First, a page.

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Nicki at Domestic Cents

I found myself agreeing with all 10 statements. I’m thankful my daughter is still young and I’ll have time to (hopefully) instill some of these values and tools in her before she takes off for UNreality. Thanks!


Nice list — I too am guilty of all of these! I would add that many kids (myself included) just prolong and exponentially multiply their agony and financial ignorance by going to grad school.

Honestly, I don’t even remember if my on-campus rent & meal plans were cheap; but they were covered with loans and/or grants, so what did I care, right?!?

Ted Duboise

“Right On”, Ron. As I’ve said before, our education system, industry, and the dept. of labor all have different goals which is why there is a skills gap in America – not an income gap. This article hits the nail on the head!

V. Higgins

I can definietly understand your point of view on this one and I agree with a goodly amount but I do want to say that there are some universities/professors that seek to help provide that real-world learning. When I worked for the scholarship fund at my university one of the first things they did was provide us with learning tools for handling our own finances and they offered financial counseling/classes for free for their employees. I also had multiple professors that were there to answer any questions that, especially concerning things outside of class.
Another way to combate the “all of this for FREE!!” college syndrome is to have your kid work for it. My parents declared bankruptcy during my freshman year and I knew exactly how much health insurance cost, how much my dorm/apartment cost and how much my food and text books cost, because I was paying for them. This can be stressful, but if planned for ahead of time (saving at least 30-40% of high school employment) it really helps it sink in that they’re adults now.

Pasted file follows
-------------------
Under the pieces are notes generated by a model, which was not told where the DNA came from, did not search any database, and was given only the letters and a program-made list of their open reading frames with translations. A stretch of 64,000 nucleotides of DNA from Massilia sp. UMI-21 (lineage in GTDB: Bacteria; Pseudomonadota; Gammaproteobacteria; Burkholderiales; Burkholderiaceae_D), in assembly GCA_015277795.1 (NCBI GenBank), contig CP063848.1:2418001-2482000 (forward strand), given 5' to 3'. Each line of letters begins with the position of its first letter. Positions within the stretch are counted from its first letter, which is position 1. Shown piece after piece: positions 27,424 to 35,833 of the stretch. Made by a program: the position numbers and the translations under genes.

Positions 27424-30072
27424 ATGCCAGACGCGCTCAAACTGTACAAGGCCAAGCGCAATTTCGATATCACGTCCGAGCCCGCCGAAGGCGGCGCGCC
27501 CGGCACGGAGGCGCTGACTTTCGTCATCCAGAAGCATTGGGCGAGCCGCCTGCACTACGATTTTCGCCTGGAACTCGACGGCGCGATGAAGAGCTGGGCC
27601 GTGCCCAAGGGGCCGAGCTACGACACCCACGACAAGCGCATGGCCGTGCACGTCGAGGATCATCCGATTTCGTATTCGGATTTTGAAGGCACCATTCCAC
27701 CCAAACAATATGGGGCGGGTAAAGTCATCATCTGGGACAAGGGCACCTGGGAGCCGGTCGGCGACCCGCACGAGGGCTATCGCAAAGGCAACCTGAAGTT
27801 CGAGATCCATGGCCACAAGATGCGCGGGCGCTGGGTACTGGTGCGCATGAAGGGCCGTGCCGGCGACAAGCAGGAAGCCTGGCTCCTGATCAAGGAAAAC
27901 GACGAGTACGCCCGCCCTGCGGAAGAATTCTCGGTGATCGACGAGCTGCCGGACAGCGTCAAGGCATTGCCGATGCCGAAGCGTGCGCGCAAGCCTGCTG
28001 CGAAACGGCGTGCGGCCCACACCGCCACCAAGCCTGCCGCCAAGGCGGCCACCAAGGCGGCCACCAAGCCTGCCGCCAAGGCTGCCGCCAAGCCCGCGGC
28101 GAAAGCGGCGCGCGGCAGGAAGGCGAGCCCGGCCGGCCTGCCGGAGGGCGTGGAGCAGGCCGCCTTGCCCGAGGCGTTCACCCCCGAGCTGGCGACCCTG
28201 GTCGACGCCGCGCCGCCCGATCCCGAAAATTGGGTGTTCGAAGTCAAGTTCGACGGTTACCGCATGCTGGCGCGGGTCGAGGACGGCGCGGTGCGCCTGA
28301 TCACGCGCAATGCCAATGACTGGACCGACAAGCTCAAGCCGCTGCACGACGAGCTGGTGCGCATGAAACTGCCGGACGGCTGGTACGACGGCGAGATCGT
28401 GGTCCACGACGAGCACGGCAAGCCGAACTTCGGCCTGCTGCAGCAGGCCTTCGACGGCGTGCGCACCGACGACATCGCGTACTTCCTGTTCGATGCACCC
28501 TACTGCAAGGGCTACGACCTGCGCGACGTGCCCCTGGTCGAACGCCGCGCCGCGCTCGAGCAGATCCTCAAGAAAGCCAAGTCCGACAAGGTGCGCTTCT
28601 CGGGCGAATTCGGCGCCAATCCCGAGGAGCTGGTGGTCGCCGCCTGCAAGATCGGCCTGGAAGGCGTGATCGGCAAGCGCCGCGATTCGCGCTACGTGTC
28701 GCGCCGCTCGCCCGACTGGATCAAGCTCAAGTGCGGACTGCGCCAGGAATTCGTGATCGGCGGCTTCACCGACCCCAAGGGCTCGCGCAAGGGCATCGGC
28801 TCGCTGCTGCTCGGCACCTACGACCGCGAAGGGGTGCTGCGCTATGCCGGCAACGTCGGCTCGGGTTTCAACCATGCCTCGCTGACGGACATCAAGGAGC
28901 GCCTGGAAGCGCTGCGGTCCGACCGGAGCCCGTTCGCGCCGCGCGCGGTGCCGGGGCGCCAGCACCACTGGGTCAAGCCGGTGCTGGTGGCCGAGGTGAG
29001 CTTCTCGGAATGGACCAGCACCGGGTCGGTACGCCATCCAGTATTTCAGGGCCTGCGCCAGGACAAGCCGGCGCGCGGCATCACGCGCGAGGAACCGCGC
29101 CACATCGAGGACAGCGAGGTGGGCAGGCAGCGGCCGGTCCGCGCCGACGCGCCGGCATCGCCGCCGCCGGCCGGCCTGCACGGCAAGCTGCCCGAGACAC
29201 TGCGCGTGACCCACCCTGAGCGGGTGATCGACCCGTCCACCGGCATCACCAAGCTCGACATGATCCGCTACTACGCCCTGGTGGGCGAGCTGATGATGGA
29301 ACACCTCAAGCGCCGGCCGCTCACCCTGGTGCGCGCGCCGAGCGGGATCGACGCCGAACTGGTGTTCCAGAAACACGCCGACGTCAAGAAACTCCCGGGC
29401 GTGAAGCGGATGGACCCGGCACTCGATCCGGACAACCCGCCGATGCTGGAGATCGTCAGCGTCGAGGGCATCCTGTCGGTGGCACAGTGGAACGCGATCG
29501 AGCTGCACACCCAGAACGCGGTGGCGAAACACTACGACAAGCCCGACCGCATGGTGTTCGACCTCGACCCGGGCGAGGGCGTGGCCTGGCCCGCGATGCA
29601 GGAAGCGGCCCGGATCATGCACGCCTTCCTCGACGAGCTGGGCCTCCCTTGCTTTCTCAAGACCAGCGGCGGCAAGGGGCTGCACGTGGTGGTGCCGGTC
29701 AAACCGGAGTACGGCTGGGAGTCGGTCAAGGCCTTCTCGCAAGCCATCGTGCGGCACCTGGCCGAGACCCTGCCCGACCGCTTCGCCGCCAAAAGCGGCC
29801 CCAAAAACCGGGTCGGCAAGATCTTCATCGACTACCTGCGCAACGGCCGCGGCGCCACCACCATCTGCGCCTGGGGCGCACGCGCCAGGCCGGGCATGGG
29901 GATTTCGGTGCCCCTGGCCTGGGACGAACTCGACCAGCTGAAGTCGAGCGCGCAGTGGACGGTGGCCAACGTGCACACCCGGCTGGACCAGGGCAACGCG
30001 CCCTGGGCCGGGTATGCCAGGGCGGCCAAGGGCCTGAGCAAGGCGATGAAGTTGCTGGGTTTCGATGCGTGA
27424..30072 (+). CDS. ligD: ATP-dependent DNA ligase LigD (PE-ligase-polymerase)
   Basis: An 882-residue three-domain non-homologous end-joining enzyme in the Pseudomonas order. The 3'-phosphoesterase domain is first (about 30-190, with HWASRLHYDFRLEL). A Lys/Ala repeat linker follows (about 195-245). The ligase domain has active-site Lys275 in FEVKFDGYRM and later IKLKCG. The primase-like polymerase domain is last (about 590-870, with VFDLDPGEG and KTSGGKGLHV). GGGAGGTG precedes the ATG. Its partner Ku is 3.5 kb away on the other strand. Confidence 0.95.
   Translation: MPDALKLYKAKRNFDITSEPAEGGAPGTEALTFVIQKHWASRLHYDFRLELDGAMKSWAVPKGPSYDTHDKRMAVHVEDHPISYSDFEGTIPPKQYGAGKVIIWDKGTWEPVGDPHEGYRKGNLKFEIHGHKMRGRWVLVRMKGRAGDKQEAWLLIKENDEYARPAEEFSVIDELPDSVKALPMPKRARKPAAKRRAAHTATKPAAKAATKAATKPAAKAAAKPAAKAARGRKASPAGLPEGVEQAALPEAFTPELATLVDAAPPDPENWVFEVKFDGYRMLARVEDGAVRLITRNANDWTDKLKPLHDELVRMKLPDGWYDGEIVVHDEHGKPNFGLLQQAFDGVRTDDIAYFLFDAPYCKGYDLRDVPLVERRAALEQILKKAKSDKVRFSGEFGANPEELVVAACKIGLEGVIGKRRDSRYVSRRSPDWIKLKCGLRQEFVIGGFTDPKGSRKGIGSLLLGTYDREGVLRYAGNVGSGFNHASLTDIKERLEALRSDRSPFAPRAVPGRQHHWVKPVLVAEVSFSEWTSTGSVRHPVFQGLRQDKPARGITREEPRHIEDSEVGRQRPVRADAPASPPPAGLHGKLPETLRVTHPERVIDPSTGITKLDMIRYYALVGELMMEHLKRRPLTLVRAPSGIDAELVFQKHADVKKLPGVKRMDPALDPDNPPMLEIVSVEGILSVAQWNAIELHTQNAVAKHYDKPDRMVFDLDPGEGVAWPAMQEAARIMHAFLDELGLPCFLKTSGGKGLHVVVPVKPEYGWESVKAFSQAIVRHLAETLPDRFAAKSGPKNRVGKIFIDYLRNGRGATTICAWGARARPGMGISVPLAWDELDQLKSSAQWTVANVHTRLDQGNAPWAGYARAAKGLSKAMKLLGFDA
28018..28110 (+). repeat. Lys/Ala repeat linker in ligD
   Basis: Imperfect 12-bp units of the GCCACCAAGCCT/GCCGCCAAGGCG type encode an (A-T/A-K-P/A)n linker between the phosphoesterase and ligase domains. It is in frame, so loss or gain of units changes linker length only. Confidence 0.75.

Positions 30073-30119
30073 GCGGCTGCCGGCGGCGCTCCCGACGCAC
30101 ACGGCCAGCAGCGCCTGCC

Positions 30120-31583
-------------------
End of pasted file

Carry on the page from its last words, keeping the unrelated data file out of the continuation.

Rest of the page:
Complete Savings

I am so taken in with your blog post. Exactly what I went through in college. Thankfully I had a scholarship so didnt need a loan. A Summer Internship which involved real time work was awakening though. I had a taste of what a working life would be like then.



I think your article resonates with many former college students, and I can imagine that parents would want to teach their children those skills you listed before the college experience begins. In light of your likely very shared experience, I wonder if it is reasonable or even desirable for students and parents alike to think or expect that college will prepare a student for “the real world.”


You know, things are very different now than when I went to college back during Reagan’s first term. I have some definite plans for how I’m teaching my children. I explained mortgages last night after seeing some crazy people get an interest only loan on HGTV. Great teaching opportunity!